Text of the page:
Freddie Wong is a creator, writer, producer, director, filmmaker and competitive gamer. The multi-hyphenate grew up with a love for watching films and began uploading videos on YouTube with his friends, eventually gaining a following with content that blended comedy, action and video games. He and his partners later formed production company RocketJump, which maintains multiple YouTube channels (the RocketJump channel alone has over 7.7 million subscribers), including the “Video Game High School” series.
Kore: What were the biggest obstacles starting out?
Freddie Wong: The difficulty was we were doing everything ourselves. We took who we had around … we were trying to hold ourselves, and tried to keep on a schedule with it.
K: What was your initial goal when starting RocketJump in 2011?
FW: It’s different now, with tons of YouTube money. But we were just a bunch of people making videos, that’s what we got into it to do. I grew up with Blockbuster video, grew up watching movies. We wanted to try it and potentially build up an audience that would allow us to do more stuff later.
For us it was all about having a place to practice making movies, generate and build an audience, and hopefully people were fans of our work. Obviously a lot has changed. Over time it became easier, with Film School. We developed a voice, an audience. We would find people who were like-minded. We had an open, collaborative mindset. In that way, it’s allowed us to grow very tight-knit with something fun.
K: Were there any naysayers along the way?
FW: More like, “I don’t get it, and what’s the point”? People are so skeptical — “I don’t know how I feel about this.” … [a] new form of entertainment is dangerous a thing to do. The old guard of entertainment [will say], “Well, why?” Why not? There’s no “this is how entertainment has to be, forever and ever.” Writing off digital, and video games, etcetera. You ignore that at your own peril.
K: What would you be doing if you weren’t a creator and producer?
FW: Something in computer, science. [I’m] definitely a huge programming nerd. Probably engineering or design.
K: Did your parents ever try to steer you in a different direction?
FW: I never had a pushback. I think my parents were, “If this is something you like doing … find a way of making money from it.” They were very pragmatic. With my brother and I, they never tried to force us down to more traditional moneymaking, lucrative paths.
K: Do you ever have any doubts about what you’re creating?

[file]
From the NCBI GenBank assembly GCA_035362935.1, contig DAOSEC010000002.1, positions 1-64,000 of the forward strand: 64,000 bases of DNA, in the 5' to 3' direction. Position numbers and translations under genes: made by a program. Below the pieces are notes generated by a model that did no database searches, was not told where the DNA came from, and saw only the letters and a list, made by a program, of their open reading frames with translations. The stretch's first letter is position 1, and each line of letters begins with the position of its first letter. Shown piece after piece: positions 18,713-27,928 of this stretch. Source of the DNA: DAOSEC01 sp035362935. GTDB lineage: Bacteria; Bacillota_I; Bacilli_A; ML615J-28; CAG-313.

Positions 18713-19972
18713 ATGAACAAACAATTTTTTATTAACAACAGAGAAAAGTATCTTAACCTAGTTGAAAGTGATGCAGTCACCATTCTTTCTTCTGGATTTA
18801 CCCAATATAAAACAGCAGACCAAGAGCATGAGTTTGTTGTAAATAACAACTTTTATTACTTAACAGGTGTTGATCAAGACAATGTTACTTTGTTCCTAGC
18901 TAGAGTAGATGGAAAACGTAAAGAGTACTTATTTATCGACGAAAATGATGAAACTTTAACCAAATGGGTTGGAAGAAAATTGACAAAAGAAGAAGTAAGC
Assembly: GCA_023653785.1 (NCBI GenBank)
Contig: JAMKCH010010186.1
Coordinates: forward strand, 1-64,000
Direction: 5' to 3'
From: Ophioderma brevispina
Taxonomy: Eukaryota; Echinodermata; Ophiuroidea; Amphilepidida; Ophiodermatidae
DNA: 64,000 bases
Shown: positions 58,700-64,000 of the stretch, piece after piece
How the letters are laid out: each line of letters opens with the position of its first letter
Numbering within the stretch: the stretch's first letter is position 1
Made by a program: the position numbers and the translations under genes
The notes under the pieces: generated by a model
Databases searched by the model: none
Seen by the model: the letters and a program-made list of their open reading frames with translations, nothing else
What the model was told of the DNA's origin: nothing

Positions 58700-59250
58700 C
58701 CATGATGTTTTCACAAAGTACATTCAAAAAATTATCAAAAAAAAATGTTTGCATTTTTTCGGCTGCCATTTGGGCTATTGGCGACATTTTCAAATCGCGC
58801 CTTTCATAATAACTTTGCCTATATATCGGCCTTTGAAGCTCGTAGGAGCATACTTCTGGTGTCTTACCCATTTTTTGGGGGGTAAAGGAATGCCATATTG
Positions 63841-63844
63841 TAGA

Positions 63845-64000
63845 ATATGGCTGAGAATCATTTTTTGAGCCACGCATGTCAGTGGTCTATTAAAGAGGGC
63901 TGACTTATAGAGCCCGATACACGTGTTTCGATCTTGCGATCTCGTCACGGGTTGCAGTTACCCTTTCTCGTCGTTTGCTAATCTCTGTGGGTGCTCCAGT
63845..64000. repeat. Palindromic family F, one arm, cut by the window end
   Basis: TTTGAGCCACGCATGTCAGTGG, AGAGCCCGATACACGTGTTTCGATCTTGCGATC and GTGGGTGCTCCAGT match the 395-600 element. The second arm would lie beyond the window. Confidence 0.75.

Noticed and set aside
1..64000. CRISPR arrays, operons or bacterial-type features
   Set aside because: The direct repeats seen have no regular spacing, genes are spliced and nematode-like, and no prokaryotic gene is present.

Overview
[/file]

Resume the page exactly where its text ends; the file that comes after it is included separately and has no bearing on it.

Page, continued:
FW: The push-and-pull comes from what your audience wants you to do. Over time, everyone gets sick of something. Maybe it’s not something your audience will get behind. That’s part of the deal you strike when you want to be a filmmaker. It’s out there, in that way. You can’t also only pander to your audience.
We have three seasons of “Video Game High School,” and there’s the audience demand, but for us, that story is done. But the universe is definitely interesting, we want to continue playing in it. As an animated series, it’s a new story, new characters, new games, that they play. Sort of a balancing act there.
K: Have you ever been conflicted about what your creative vision and what your audience wanted?
FW: A lot of your values comes from numbers, right? Followers, subscribers — we base worth 100 percent on that, and that is kind of foreign to the entertainment world. Netflix doesn’t release numbers, good show or not, so no one knows if this show got so many more views — the discussion is not about numbers, but artistic merit. That is the sort of trade-off, in terms of working the space that we do. We’re very much in the forefront of audience growth and audience numbers. It’s very easy to be lured in by that and chase those numbers.
K: Have you ever followed your interest, that went against what your audience wanted?
FW: Definitely. It’s pragmatic, fortunately, in that I love action, comedy, visual effects. Luckily that’s a pretty broad spectrum. For example, one of the shorts we did, everyone was 100 percent behind it. We knew going into it [that] there’s going to be a portion of the audience that is not down with it. It’s two girls fighting over a fan fiction. We realized there are going to be a lot of people uncomfortable with it. There’s a “Star Wars” fight, and two dudes making out. The story’s good, interesting and you generally don’t hear the point-of-view of fandom from the female side. We loved the short, the script, the story; we had to get behind it.
K: Any surprises in 2016?
FW: We’ve been putting our weight behind “Dimension 404,” a sci-fi anthology series. Every episode has a different premise, different story, cast. It’s been a lot of work and effort, and really interesting, with a diverse cast; Patton Oswalt, Megan Mullally, Constance Wu. You’ll find it on Hulu [this year].
K: Any other upcoming projects we should know about?
FW: An animated show, a follow-up to our live action. We’re also working on developing a couple of things. A range of scripted, unscripted, narratives and friends of the RocketJump family we’re working with to tell interesting stories. With Film School [one of RocketJump’s channels], it’s nice to have a place to really talk about filmmaking, storytelling and the how, the tutorials, and the why. It’s engaging and it’s media literacy and grammar.
K: Do you have any advice for other YouTube creators and filmmakers?
FW: Make things for yourself, first and foremost. Don’t make other things you think other people want to see … that’s a path for disaster.
Wong is featured in our 2016 Annual Issue. Order your free copy today at http://charactermedia.com/subscribe!